Rotherham parents are devastated after 21 children living within the catchment were not offered a place at Waverley Junior Academy.
Rotherham Council use a national formula to calculate the number of places likely to be required in each area, and they originally thought that they had over provided the number of places at the school by over 25%.
However, the new Waverley housing development has far exceeded forecasted demand, particularly for infant and pre school age groups.
Waverley Junior Academy is one of two primary schools planned for the Waverley development. As of February 2022, there were 1,354 houses occupied on the Waverley estate which, applying the nationally recognised formula for calculating school places, should generate a pupil yield of around 38 per year group.
The developer met their obligation for Waverley Junior Academy to accommodate 60 children which, typically, would be sufficient to meet demand for 2,000 homes. But an unusually high number of children are living at the Waverley development which means exceeded demand, with around 60-90 children living in the catchment area.
Mum-of-two and Waverley estate resident Bethany McNeil, said that her eldest daughter being placed at a school two miles away is “causing me sleepless nights.”
Ms McNeil continues that “she knows its not the developers fault but when we moved here we were sold the idea of there being a school” adding that she’s “devastated we have to do this to her” when speaking of telling her daughter Darcy.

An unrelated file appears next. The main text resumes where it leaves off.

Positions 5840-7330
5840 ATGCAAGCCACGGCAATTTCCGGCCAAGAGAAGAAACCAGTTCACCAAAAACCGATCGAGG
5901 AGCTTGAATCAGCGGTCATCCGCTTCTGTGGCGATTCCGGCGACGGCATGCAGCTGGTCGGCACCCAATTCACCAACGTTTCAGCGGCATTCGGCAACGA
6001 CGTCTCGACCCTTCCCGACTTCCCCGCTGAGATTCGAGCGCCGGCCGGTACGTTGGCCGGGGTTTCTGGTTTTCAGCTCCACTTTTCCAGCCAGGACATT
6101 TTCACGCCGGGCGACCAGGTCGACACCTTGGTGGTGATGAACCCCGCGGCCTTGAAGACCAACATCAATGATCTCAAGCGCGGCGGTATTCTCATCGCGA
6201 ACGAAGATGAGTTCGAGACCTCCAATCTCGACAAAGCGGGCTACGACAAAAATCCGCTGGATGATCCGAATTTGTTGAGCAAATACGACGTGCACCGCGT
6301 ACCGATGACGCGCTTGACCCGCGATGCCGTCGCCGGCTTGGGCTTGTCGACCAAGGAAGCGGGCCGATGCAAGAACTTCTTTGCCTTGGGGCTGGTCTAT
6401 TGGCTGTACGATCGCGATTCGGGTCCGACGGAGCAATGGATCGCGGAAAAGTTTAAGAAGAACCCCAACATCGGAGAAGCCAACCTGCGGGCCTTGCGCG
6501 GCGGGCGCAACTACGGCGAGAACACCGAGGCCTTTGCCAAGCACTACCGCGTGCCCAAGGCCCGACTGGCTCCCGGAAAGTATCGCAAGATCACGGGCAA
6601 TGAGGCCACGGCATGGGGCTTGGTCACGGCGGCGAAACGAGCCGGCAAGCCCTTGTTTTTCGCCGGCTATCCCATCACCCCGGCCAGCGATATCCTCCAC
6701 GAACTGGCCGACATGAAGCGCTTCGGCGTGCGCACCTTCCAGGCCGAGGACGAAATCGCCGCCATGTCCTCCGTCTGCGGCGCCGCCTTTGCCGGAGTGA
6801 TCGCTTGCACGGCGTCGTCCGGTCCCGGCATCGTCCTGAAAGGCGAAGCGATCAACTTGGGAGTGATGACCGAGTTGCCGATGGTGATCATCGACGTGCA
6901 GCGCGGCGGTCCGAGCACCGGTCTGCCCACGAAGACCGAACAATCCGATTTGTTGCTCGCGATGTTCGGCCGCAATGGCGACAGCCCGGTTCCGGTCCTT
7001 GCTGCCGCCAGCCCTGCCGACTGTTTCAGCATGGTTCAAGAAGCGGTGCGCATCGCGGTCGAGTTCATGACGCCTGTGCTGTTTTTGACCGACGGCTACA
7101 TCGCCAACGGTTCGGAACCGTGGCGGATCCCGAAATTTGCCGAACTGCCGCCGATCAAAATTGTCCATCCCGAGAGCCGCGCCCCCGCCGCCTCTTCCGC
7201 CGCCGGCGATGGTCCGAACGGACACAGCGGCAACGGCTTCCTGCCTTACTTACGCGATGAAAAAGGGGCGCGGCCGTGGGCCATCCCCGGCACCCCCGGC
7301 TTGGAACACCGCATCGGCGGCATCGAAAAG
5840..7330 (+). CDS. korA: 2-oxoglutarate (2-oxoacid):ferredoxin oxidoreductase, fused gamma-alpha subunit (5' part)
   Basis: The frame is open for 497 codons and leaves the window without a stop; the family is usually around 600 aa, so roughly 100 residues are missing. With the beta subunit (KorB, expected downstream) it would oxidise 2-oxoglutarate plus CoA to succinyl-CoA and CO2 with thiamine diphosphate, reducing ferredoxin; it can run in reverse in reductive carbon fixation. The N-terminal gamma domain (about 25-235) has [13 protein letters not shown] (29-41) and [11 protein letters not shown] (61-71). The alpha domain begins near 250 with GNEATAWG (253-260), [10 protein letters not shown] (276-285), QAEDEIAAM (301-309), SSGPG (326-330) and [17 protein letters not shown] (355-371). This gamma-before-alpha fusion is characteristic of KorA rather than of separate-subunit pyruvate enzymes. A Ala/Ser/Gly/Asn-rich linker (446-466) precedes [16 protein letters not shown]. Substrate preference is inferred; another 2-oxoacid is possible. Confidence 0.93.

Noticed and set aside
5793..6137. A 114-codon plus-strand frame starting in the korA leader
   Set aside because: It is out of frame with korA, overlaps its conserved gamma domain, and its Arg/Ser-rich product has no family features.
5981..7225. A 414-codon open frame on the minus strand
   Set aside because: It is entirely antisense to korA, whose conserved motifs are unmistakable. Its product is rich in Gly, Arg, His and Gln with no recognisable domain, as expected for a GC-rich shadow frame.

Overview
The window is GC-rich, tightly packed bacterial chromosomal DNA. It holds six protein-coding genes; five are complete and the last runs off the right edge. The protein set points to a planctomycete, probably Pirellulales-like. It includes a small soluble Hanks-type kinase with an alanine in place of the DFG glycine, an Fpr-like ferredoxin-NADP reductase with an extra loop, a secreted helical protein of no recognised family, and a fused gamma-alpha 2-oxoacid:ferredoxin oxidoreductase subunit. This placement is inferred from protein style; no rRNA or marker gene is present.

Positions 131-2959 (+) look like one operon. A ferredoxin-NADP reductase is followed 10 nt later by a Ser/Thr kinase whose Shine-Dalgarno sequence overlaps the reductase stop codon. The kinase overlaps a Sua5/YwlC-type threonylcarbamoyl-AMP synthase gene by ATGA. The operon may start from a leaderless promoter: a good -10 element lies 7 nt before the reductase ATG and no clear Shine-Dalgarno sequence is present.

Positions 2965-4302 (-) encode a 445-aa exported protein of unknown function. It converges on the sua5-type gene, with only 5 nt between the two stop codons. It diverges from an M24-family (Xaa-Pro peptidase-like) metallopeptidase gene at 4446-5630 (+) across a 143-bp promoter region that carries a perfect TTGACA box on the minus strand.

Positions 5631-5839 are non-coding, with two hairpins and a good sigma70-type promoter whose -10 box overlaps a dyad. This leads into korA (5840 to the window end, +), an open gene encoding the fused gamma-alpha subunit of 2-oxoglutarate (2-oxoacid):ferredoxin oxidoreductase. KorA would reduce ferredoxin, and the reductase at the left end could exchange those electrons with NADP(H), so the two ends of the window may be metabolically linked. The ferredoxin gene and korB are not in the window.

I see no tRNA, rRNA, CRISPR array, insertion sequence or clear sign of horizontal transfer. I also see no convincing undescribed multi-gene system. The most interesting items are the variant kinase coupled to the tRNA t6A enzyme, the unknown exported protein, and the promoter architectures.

Rotherham Council’s Assistant Director for Education and Inclusion, Nathan Heath, said that 95.3% of children in Rotherham have been offered a place at their first choice Primary or Junior School. Mr Heath also said that In light of the unprecedented demand they are speaking to the developer to review agreements in place but that sadly any extra capacity this may create won’t be in place in time for children starting school in September.
Mr Heath adds that wherever possible they have been offered places at their second and third preference schools, all within two miles of their home.
“It’s in all our interests to ensure children have access to a good school close to home and we’re sorry that, due to expectational circumstances, some Waverley parents have not been offered their first preference school” He continued.
The MP for Rother Valley, Alexander Stafford, acknowledged that it is upsetting and distressing for parents.
The MP said: “The council housing policy should be about developing sustainable communities, that is at the heart of national and local housing strategy. To allow a community the size of Waverley to develop without the services to support the population is a failure of Rotherham council’s housing and planning policy.
He continues “The issue of lack of amenities and services in Waverley is not new. The undoubted success of house building has not been matched by an appropriate level of services for the population. Besides the inadequate number of primary school spaces, there is no medical centre and the plans for a public transport hub seems to have vanished.”
Mr Stafford is holding a meeting tonight for parents to discuss the issue further and see what assistance can be provided for them.
Any parent or carer whose child is refused a place at the academy can appeal against the decision not to offer a place, but appeals are heard by an independent panel and the decisions the panel make are legally binding on all parties.